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Semantic versioning like 1.0.x is not working

Discussion in 'Package Manager' started by arielsan, Mar 24, 2019.

  1. arielsan

    arielsan

    Joined:
    Dec 3, 2013
    Posts:
    44
    Hi, I was testing semantic versioning (semver calculator) to depend on latest patch of a specific version but can't make it work. I supposed it was supported by reading the forums and even by the error code:

    Code (txt):
    1. An error occurred while resolving packages:
    2.   Project has invalid dependencies:
    3.     com.unity.collab-proxy: Version '1.2.x' is invalid. Expected one of: a 'SemVer' compatible value; a value starting with 'file:'; a Git URL starting with 'git:' or 'git+', or ending with '.git'.
    4.  
    Am I doing it wrong? is it not supported yet?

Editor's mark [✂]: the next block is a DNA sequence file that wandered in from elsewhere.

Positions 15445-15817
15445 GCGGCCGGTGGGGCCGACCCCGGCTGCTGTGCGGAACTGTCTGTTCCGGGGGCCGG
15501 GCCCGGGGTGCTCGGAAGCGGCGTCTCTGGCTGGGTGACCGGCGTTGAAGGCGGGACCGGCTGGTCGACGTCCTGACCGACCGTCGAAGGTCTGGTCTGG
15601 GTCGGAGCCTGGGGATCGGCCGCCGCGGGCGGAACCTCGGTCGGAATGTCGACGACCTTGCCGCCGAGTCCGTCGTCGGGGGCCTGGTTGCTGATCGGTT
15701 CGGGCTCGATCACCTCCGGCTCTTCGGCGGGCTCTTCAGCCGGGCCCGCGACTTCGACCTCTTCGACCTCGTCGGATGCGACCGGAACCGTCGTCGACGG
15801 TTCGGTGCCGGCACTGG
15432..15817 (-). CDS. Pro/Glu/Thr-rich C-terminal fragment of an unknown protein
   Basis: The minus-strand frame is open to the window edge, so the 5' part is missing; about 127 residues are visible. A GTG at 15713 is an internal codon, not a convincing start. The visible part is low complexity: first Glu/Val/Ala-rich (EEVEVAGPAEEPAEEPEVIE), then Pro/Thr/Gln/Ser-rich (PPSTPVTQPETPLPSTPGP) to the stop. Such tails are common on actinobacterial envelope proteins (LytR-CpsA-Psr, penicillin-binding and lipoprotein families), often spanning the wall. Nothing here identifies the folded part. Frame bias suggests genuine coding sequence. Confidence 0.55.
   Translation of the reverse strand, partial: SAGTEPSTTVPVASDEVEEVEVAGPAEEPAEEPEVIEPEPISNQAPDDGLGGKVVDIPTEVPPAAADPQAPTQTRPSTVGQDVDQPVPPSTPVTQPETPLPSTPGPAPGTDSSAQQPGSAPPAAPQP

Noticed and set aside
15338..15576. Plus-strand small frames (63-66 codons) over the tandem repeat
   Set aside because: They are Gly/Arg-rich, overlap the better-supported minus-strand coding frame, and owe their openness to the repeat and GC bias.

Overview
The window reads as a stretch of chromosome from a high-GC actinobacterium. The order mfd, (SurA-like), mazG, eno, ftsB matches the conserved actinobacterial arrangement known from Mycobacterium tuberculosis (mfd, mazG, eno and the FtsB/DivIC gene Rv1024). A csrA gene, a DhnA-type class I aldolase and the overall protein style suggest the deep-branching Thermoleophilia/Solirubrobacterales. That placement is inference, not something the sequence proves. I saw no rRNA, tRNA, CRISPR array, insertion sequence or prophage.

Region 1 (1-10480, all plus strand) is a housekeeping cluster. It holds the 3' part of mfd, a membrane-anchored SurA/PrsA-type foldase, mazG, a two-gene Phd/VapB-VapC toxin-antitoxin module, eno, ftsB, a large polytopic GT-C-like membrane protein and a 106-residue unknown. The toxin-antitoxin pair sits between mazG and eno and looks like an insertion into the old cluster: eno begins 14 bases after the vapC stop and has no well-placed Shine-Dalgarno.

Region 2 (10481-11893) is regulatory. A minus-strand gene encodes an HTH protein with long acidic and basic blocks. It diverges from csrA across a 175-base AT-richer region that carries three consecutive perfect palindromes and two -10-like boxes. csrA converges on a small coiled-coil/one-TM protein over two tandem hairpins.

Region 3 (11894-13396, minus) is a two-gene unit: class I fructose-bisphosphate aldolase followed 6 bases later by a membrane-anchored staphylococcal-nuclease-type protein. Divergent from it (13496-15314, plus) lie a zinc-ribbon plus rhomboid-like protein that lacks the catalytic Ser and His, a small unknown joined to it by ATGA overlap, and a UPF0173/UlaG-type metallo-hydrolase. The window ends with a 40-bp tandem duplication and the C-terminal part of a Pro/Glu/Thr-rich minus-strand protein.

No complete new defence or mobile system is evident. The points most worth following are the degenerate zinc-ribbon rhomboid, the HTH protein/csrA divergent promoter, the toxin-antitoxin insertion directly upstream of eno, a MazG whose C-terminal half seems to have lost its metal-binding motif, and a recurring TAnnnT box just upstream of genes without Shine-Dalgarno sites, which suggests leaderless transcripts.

Thanks!
     
    Last edited: Mar 25, 2019
    user012345 likes this.
  2. JakHussain

    JakHussain

    Joined:
    Oct 20, 2016
    Posts:
    318
    I'm pretty sure all 3 digits need to be numbers. You can also add "-preview" at the end of the version number for the preview tag to appear in the package manager UI.
     
  3. okcompute_unity

    okcompute_unity

    Unity Technologies

    Joined:
    Jan 16, 2017
    Posts:
    736
    Hi @arielsan ,

    Semantic Versioning (SemVer) is at the core of the Unity Package Manager. But, what you are trying to set is called version range. It refers to SemVer versions. Two related but different concepts. Version range is not supported for the moment by Unity Package Manager. This is in our long term plan though. Note that we plan to implement a Nuget (or Scientific) notation. This is different than npm implementation.

    Hope it helps,

    Pascal
     
    mandisaw and JakHussain like this.
  4. arielsan

    arielsan

    Joined:
    Dec 3, 2013
    Posts:
    44